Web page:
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Are Small LLMs the Future?

LLMs are a transformative technology, but currently, their main limitation has been their size. The most powerful models have trillions of parameters and need trillions of tokens of training data. This makes LLMs very expensive to run, and puts the development of cutting-edge LLMs out of reach for all but a few resource-rich companies. It also raises responsible AI and ethical concerns, from model governance and control to energy consumption. 

For these reasons, we’ve been excitedly following the research into how to make LLMs smaller while still maintaining their capabilities. An important paper that recently came out in this space is Textbooks Are All You Need II: phi-1.5 technical report, by Microsoft Research. This paper explores how the authors built phi-1.5, a small LLM that achieves common sense reasoning benchmark results comparable to models that are 10x larger. We’ll sum up our main takeaways here.

Small LLMs Are On The Rise

Phi-1.5, which the researchers have open-sourced for anyone to access, uses 1.3 billion parameters and is trained on a synthetic dataset of 30 billion tokens. Phi-1.5 is not the first small LLM to get attention in recent months. The models that inspired this research include TinyStories, a 10 million(!) parameter model that can produce coherent English, and phi-1, a 1.3 billion parameter model that performs close to state-of-the-art (SOTA) on Python coding benchmarks. 

What makes phi-5 particularly notable, however, is that it is one of the first small models to exhibit almost all of the classic traits (both positive and negative) of large LLMs. It can perform “chain reasoning” and in-context learning, and it’s also prone to hallucinate and make potentially biased assumptions. Its performance generalizes to surpass most non-SOTA LLMs on complex reading tasks like basic math and coding. 

Small LLMs are especially important because of their low training time, inference speed, and memory usage. Here’s an example of how phi-1.5’s stats trade off against LLaMA 2 with 7 billion parameters (the smallest size of Facebook’s foundational LLM).

Screenshot 2024-03-11 at 11.35.39 AM

Training Data is Key to Unlocking Smaller Models

Phi-1.5 uses an approach that the researchers have coined “Textbooks Are All You Need.” The idea here is that if you can get textbook-quality data, you can train much better models with less data and fewer parameters than if you are relying on lower-quality web data (which has been the standard for most LLMs so far). For phi-1.5, the researchers created “textbook-like” data around 20,000 carefully chosen general knowledge topics, such as science and philosophy.

“The experience gained in the process of creating the training data for both phi-1 and phi-1.5 leads us to the conclusion that the creation of a robust and comprehensive dataset demands more than raw computation power,” the researchers wrote. “It requires intricate iterations, strategic topic selection, and a deep understanding of knowledge gaps to ensure quality and diversity of the data. We speculate that the creation of synthetic datasets will become, in the near future, an important technical skill and a central topic of research in AI.”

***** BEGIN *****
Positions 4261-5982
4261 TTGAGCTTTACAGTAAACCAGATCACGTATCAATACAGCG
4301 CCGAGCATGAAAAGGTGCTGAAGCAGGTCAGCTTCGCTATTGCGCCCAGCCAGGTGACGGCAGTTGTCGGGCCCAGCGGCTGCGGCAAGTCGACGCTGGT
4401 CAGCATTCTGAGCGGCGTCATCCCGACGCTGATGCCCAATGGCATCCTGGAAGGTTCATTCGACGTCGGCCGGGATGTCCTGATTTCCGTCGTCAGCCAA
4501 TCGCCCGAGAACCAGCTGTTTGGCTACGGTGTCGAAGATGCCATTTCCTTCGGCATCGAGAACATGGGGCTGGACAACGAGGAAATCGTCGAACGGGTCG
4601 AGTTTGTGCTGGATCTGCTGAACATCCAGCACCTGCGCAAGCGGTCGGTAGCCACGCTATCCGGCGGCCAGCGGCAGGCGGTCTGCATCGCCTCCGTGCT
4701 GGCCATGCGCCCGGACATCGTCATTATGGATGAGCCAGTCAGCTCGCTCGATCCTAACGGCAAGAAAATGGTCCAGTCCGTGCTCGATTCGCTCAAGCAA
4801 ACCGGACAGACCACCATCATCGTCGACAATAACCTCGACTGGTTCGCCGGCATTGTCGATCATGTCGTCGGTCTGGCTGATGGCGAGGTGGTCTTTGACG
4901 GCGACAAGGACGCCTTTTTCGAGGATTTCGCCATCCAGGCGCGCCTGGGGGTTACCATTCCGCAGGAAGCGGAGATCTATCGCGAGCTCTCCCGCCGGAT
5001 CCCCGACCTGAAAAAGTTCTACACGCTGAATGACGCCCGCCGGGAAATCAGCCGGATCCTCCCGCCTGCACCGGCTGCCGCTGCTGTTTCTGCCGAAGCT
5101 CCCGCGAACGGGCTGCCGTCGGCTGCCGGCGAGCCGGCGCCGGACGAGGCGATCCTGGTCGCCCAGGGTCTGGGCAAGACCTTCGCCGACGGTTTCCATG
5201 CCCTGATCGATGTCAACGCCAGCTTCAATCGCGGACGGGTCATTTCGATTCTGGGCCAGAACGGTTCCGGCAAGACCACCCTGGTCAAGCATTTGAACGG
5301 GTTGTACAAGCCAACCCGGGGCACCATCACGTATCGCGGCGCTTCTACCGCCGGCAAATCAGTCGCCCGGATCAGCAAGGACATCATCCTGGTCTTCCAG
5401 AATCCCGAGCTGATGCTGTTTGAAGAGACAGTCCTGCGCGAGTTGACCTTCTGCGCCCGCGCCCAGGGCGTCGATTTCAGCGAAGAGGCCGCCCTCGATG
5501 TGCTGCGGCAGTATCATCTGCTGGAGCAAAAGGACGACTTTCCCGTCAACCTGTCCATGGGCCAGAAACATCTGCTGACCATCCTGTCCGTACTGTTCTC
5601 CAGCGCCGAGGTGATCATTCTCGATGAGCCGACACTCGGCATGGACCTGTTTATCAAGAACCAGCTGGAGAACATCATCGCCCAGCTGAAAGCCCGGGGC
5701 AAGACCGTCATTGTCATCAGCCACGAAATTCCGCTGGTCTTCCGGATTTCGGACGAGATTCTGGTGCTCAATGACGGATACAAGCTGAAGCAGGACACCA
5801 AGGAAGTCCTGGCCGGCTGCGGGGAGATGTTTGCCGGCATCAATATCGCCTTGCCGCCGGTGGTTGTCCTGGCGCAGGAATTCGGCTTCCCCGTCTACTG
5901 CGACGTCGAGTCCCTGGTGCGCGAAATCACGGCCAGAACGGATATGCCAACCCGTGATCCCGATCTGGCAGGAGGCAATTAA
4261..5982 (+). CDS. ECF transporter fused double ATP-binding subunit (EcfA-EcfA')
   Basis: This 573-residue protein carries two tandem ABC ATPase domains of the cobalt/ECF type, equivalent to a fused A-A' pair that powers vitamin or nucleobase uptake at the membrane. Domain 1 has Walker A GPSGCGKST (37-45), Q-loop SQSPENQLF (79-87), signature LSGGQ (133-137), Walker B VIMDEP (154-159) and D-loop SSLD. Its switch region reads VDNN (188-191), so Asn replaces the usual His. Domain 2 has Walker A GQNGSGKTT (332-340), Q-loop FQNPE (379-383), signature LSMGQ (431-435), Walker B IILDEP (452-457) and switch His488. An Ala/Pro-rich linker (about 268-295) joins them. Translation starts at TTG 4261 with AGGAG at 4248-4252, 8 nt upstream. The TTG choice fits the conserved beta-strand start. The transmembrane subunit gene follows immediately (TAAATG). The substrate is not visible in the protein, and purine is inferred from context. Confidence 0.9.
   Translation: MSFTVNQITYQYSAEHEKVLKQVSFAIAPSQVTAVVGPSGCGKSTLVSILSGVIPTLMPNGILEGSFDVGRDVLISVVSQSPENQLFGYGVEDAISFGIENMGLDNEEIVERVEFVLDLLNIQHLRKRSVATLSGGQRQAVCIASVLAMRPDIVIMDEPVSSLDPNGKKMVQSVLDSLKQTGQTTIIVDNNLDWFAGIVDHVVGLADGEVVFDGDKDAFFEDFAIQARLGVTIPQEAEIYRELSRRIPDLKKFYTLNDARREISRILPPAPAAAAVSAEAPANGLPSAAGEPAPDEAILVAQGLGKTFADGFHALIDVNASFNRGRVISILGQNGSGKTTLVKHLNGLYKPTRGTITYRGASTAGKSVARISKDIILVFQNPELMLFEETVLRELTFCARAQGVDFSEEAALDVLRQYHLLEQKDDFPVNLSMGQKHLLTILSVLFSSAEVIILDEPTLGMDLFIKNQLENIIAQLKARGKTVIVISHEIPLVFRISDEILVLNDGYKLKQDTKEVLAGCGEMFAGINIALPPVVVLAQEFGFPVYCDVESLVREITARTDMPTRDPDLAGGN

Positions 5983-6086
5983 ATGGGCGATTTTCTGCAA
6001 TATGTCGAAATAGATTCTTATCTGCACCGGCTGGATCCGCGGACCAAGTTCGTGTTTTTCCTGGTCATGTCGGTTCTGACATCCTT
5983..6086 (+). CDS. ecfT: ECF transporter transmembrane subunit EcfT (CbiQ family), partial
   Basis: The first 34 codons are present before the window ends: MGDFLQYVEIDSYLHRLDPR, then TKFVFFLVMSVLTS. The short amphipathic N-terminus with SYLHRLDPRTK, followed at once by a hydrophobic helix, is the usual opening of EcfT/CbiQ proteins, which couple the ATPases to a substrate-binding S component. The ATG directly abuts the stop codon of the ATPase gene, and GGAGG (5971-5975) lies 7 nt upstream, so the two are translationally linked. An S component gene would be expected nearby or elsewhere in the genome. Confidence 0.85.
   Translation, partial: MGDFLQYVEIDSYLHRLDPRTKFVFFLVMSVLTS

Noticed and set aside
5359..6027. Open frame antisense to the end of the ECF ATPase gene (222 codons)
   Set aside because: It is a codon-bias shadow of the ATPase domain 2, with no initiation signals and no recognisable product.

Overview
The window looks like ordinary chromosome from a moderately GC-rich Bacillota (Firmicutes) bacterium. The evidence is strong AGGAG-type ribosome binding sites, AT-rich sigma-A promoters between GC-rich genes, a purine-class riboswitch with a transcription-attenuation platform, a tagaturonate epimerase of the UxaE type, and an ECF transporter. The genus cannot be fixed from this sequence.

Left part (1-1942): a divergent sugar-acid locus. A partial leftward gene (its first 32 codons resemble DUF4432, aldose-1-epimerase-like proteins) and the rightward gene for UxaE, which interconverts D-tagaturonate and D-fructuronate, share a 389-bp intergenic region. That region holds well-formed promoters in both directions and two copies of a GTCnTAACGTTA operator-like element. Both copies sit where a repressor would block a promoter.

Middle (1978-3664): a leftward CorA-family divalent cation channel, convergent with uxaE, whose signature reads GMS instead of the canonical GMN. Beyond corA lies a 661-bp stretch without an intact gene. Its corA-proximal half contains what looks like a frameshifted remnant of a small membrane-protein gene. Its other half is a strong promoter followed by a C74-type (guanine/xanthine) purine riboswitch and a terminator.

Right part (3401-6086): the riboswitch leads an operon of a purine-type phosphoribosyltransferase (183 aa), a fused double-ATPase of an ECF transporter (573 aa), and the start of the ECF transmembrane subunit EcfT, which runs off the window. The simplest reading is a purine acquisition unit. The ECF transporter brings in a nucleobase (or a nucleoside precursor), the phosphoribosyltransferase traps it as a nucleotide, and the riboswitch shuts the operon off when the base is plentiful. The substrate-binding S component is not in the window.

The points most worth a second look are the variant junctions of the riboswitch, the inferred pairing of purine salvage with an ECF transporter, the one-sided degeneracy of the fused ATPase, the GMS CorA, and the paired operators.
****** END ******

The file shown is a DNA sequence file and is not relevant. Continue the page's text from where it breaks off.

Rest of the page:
Synthetic Training Data Can Combat Toxicity and Bias

Anyone who works with LLMs knows that one of their major challenges is the potential of generating biased or toxic content. Reinforcement learning from human feedback (RHLF) is one strategy to mitigate this, but only works if you have a human in the loop, which isn’t desirable or possible for all LLM applications. 

The researchers were curious if their smaller LLM trained on synthetic data would produce fewer problematic responses, since massive amounts of web data contain many toxic and biased inputs. Indeed, on questions designed to test the models’ boundaries—such as asking it to reflect on certain groups of individuals, or prompting it to answer what it would do if it gained self-awareness—phi-1.5 outperformed larger LLMs by giving safe, textbook responses. 

That said, web data is still important for LLM performance. The researchers created another model, phi-1.5-web, that is trained on an additional 95B tokens of filtered web data. For reasoning tasks such as math and coding, while phi-1.5 already performs quite well (even outperforming most larger models), phi-1.5-web significantly outperforms phi-1.5.


As with many LLM papers, this report contains some great examples of phi-1.5’s performance for different prompts, and we encourage you to check it out. You’ll also find a lot of stats and architectural details that we didn’t have time to cover here. 

At Verta, we love keeping a finger on the pulse of new LLM developments. We’re excited about the potential of smaller LLMs to reduce inference latency, keep costs down for businesses, and democratize the LLM development and research space. 

Want to see Verta support new LLM models? This is an active area of development for us. Please reach out to learn more! 

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